Product recalls like these are often in the news. They’re especially prominent when the federal government mandates that a company pull a supply of its product off the market based on safety concerns that affect consumers. A business can also trigger its own product recall when it suspects a defect or tampering could lead to customers or others suffering bodily injury or property damage.
But it’s not just big-name brands that face the risk. Beyond headline-making automakers, farmers and meat packers, industries such as manufacturers and suppliers of products are all at risk. These products include consumer goods, electronics, furniture and fixtures, and metal and plastic component parts.
Pulling a product back from the market can spike the company’s costs while putting a dent in the company’s reputation with prospects, customers and the community.
Commonly, businesses buy commercial general liability (GL) insurance coverage to protect their operations, employees and assets. But that type of policy typically does not cover the significant expenses a company can face if it has a product recall.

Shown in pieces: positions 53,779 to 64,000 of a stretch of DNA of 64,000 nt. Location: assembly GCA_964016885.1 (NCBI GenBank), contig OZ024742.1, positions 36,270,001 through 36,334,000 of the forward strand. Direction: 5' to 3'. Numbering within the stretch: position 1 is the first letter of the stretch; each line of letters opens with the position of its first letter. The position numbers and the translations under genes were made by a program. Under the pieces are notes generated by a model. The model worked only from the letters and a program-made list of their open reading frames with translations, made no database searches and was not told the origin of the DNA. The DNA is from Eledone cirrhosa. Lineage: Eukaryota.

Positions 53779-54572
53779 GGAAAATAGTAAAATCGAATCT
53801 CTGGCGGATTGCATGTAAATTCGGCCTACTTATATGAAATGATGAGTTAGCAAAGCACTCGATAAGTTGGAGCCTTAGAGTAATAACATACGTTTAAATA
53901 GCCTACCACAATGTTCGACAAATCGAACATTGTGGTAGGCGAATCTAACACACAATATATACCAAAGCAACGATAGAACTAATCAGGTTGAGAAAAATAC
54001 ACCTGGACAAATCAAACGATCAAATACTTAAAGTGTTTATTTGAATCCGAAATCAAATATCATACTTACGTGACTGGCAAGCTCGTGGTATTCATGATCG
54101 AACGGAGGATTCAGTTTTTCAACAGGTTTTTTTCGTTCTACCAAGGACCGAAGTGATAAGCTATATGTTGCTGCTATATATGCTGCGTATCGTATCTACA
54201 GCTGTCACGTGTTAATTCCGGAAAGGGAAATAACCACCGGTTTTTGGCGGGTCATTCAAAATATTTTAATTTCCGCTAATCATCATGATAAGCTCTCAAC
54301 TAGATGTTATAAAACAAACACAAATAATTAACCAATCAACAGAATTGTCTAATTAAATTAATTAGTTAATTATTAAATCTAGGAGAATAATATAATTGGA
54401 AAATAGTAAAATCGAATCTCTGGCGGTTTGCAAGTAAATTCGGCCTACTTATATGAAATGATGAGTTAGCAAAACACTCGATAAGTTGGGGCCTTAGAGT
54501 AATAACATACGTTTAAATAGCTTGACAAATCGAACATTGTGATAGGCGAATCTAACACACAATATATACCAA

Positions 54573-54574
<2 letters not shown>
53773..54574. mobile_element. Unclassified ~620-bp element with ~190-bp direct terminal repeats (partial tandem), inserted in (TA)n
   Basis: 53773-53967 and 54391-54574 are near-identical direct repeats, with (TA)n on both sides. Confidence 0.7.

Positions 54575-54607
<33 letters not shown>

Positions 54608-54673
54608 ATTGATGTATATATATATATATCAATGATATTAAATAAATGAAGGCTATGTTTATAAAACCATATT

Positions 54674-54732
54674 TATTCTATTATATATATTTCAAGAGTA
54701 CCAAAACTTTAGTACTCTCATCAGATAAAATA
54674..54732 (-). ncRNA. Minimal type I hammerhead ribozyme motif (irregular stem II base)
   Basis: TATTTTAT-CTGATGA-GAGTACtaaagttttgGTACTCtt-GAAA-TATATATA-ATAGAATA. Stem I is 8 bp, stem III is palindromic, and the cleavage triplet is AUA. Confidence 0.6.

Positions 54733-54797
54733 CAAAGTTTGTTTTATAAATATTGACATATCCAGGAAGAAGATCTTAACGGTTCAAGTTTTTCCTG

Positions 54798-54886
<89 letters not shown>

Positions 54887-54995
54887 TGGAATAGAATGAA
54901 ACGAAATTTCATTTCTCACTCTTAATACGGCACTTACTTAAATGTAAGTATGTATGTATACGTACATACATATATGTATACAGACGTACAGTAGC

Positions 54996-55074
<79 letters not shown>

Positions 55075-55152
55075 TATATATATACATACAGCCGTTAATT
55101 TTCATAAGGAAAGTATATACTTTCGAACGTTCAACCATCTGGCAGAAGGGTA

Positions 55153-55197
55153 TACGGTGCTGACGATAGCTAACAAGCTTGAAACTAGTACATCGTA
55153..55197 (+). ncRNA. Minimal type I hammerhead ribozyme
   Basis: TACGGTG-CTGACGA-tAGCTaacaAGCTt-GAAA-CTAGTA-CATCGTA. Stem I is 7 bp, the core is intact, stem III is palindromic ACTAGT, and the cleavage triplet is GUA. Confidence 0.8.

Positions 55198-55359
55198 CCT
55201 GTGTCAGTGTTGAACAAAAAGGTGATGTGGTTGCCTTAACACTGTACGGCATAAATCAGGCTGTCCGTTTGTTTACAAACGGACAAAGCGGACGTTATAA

- Businesses can purchase “product recall expense” insurance (separate from GL coverage). This is “first-party” insurance coverage, meaning it reimburses a firm for some of its own costs in recalling a product.
- Product recall expense coverage can reimburse a company for a range of expenses such as: employee overtime; contractors and temporary employees; packaging, transportation and storage expenses; inspections and testing; and disposal of products.
- Other covered expenses could include: costs to replace the product; a customer’s loss of profit from using the company’s product in its own product; and “good-faith advertising” to communicate with customers to try to regain their approval. These coverages vary by policy and insurance company.
- The policy limits of product recall insurance must suit the business’s needs, which can vary by industry classification and other factors. Industrial machinery and food manufacturing businesses, for example, can face high product recall costs.
- The “trigger” of the insurance is important so that a company has coverage whether the government mandates a recall or the firm decides on its own.
Turn to an independent agent for insurance analysis and recommendations of product recall insurance issues if your business manufactures or distributes products.
Selective maintains an active page on product recalls with information from the Consumer Product Safety Commission, U.S. Department of Agriculture, National Highway Traffic Safety Administration, and other sources.